UN stands in solidarity with Japan following deadly arson attack at leading animation studio in Kyoto
UN chief António Guterres said on Friday he was “deeply saddened” at the death of at least 33 people inside a popular Japanese animation studio, in the city of Kyoto, following an arson attack that constitutes one of the worst mass-killings in the nation’s history.
Japanese police have now identified the man suspected of carrying out the attack on Thursday morning, who reportedly entered the Kyoto Animation (KyoAni) building, carrying cans of flammable liquid, which he poured across different areas of the film and graphic novel media business, before setting it alight.
Our full report here.
Don’t panic, support DRC in fight against deadly Ebola virus, UN health agency urges
Ebola virus is just one challenge among many facing communities in the Democratic Republic of the Congo (DRC), the World Health Organization (WHO) said on Friday, reiterating an appeal for the international community to show support and solidarity for its people.
Speaking in Geneva, spokesperson Dr. Margaret Harris noted that measles has already killed more people this year than the Ebola outbreak, which began last August
According to WHO, more than 2,000 people have died from measles in 2019, while the Ebola outbreak in Ituri and Nord Kivu provinces in the country’s north-east has claimed 1,705 lives.
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Listen to or download the full interview with WHO’s Dr. Margaret Harris, on SoundCloud
UNICEF urges ‘transformative shift’ in family-friendly work policies to reap ‘huge’ benefits
Because the “earliest years” of life are the most crucial, the United Nations Children’s Fund (UNICEF) published a list of new family-friendly policy recommendations on Friday that will likely reap “huge” benefits.
“There is no other time more critical to children’s lives than their earliest years”, said Henrietta Fore, UNICEF Executive Director, “which is why we need a transformative shift in how businesses and governments invest in policies and practices that not only support healthy brain development, but also strengthen the bond between parents and their children – and reap huge economic and social benefits in return.”
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Hottest June on record – it’s official
According to the World Meteorological Organization (WMO), both land and sea surface temperatures were the highest yet recorded last month – 1.71 degrees Fahrenheit or 0.95 degrees Celsius above the global average, making last June the hottest on record.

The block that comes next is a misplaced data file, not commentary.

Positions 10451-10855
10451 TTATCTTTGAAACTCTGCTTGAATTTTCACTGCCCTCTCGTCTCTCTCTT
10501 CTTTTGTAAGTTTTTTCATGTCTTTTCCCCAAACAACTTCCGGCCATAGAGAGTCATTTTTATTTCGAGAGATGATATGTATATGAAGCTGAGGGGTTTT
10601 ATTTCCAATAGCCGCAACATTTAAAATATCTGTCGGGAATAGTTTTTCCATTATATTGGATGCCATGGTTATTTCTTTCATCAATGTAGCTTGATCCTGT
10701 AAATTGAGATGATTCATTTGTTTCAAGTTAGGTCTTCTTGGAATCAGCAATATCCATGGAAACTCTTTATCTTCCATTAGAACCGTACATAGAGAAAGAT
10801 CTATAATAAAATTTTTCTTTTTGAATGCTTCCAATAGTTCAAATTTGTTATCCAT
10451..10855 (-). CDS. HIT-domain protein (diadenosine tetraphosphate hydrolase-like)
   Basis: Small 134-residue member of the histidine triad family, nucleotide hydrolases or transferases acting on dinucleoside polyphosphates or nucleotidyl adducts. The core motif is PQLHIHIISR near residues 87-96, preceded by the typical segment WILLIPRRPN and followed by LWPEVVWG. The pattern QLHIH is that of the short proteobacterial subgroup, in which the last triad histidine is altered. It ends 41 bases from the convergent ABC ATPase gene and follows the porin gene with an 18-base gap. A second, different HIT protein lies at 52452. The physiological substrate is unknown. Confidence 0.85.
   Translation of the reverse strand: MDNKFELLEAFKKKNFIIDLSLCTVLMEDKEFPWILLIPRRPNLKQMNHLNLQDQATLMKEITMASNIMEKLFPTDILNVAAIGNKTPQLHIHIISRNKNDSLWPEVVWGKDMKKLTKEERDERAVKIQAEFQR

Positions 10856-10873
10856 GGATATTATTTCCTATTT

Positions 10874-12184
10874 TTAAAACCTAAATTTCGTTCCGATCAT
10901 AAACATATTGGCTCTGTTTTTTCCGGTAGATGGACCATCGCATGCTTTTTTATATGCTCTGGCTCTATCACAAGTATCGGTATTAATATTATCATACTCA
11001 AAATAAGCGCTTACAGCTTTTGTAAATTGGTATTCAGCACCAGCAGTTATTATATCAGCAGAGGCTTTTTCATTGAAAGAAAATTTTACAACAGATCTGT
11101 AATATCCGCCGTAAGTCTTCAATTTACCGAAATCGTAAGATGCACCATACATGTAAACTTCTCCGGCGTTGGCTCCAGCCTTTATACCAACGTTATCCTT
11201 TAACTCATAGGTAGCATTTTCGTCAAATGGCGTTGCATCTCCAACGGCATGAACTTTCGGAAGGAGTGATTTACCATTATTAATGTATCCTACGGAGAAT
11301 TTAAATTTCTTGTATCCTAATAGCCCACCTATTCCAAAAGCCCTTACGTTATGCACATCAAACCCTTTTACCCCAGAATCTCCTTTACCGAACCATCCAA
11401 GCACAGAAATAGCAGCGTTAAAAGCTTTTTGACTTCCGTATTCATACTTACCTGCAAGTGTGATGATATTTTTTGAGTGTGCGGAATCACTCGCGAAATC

These unprecedented temperatures – which surpassed previous highs in June 2016 – happened across central and eastern Europe, northern Russia, Asia, Africa, South America, the north Indian Ocean and parts of the Pacific and Atlantic oceans.
Using global data, WMO also says that nine of the 10 warmest Junes have occurred since 2010.
The impacts of these high temperatures include wildfires in the Arctic Circle and unprecedented shrinking sea ice, the UN agency says, while also pointing out that the northern-most permanent settlement on Earth – which is called Alert, in Canada—reached 70 degrees Fahrenheit (that’s 21 degrees Celsius) for the first time in recorded history this week.
One in two Venezuelan families on the move face ‘drastic’ choices to survive
And finally, more than half of Venezuelan families who have left their country amid economic and political turmoil face what the UN refugee agency, UNHCR, calls “specific risks” while they are on the move.
After speaking to nearly 8,000 people this year in Latin American countries and the Caribbean, the agency says that more than six in 10 were unemployed or working informally, while four in 10 faced problems finding accommodation.
More than three in 10 also said they had no permit to stay in the country where they are sheltering, while UNCHR spokesperson Liz Throssell noted that the region’s asylum application system remains “overwhelmed”.
According to UNHCR, well over 3.3 million Venezuelans now live outside the country.
‘Indiscriminate blasts’ in civilian areas ‘must stop’, UN mission in Afghanistan stresses
The “deliberate targeting of educational facilities” during armed conflict is “a war crime”, the United Nations Assistance Mission in Afghanistan (UNAMA) said on Friday after a bomb detonated near the entrance to Kabul University, in the country’s capital.
The University “was [the] intentional focus of attack”, UNAMA tweeted, saying that blast killed at least “eight civilians” and wounded 33 others.
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